Buck explains that, depending on where they are in the country, customers would get a different catalogue of products and product availability. Add in the possibility of customers making one-off orders, and the Riverford exec admits it could “create a reasonably complex future order”.
“All of this needs to be accounted for in our planning and forecasting, as we only sell things that we have asked our growers to grow,” says Buck.
The growth in customer orders pushed the firm to make supply chain logistics, which had traditionally been paper-based, a priority.
Riverford, which was founded in 1986 but employee-owned since 2018, performs route management for around 300 vans each day. Unfortunately, as is often the case with ‘last mile’ logistics, there are other forces at play; variable driver numbers and an ever-changing road system can impact delivery times, and customer satisfaction.
“We wanted a system that allowed us to provide an exceptional experience for our drivers, allowing them to navigate from drop-to-drop, communicate easily and safely with our customer support teams, manage their van’s maintenance, support loading as well as handling customer refunds and communications on-device,” Buck says.
Having been underwhelmed by outdated, expensive or rigid systems pitched by vendors, Buck’s teams co-developed the aptly-named ‘beetroute’ with a route optimisation company.
The bespoke logistics platform now helps drivers to deliver with improved environmental efficiency through route optimisation, as well as allowing on-the-doorstep refund management, customer support and fleet safety/driver communications through a single interface.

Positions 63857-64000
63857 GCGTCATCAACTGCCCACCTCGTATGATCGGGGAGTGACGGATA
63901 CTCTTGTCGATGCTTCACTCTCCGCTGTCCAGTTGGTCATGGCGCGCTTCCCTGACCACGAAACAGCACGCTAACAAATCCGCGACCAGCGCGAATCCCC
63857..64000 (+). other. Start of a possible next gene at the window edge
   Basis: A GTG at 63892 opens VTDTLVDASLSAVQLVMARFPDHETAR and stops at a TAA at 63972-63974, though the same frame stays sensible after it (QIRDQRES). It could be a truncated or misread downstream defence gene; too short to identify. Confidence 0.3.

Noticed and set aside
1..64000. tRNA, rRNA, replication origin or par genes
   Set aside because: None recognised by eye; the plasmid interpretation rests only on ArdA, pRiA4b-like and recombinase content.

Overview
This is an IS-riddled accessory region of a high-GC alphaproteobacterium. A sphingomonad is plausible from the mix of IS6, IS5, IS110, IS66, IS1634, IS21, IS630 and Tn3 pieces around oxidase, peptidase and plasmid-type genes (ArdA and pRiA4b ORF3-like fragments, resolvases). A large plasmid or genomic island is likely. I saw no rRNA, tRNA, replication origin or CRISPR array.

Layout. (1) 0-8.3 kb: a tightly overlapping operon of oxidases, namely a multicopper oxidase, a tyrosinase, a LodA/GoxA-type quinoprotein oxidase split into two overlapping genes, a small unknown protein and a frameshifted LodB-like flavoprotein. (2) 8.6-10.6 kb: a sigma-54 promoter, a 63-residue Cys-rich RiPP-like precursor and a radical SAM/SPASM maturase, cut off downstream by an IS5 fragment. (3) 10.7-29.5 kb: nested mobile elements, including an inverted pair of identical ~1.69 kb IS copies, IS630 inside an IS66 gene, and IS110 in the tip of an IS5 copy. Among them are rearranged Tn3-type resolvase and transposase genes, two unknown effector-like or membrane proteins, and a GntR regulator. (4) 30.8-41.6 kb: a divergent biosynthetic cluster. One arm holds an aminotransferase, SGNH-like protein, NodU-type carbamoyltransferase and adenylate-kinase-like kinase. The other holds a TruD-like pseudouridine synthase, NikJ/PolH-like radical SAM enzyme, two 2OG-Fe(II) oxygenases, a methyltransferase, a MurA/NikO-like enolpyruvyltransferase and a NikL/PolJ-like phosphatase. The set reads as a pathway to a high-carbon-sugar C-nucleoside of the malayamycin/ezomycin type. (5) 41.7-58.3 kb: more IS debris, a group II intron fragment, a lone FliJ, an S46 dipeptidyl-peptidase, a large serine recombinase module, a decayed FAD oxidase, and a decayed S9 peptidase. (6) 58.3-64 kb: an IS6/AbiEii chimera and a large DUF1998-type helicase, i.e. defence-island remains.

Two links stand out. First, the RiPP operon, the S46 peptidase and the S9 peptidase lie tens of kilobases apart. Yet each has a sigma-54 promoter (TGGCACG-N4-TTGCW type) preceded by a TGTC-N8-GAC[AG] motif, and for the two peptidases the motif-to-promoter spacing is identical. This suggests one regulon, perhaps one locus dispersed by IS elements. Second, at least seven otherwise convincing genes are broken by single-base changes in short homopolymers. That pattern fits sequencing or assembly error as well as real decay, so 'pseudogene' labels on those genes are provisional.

Buck’s influence at Riverford has no doubt grown as perceptions of IT changed at the co-ownership business. He recalls a time when founder, Guy Singh-Watson, told employees in his weekly newsletter that IT could destroy his business. Six years later, Buck says Singh-Watson used the same platform to say that IT ‘saved the business’ through the pandemic.
Buck, a dyslexic who says he was rejected by every university he applied to as a student, puts this success down to an IT function embedded within business strategy, but also one which can also lead from the front. As one such example, IT’s ‘stand-ups’ have since been imitated as ‘huddles’ by HR and production departments.
“It is about building a reputation within an organisation that allows the rest of the organisation to trust that function. Because if you can’t trust that function, no one’s going to ask for support … or believe anything you say.”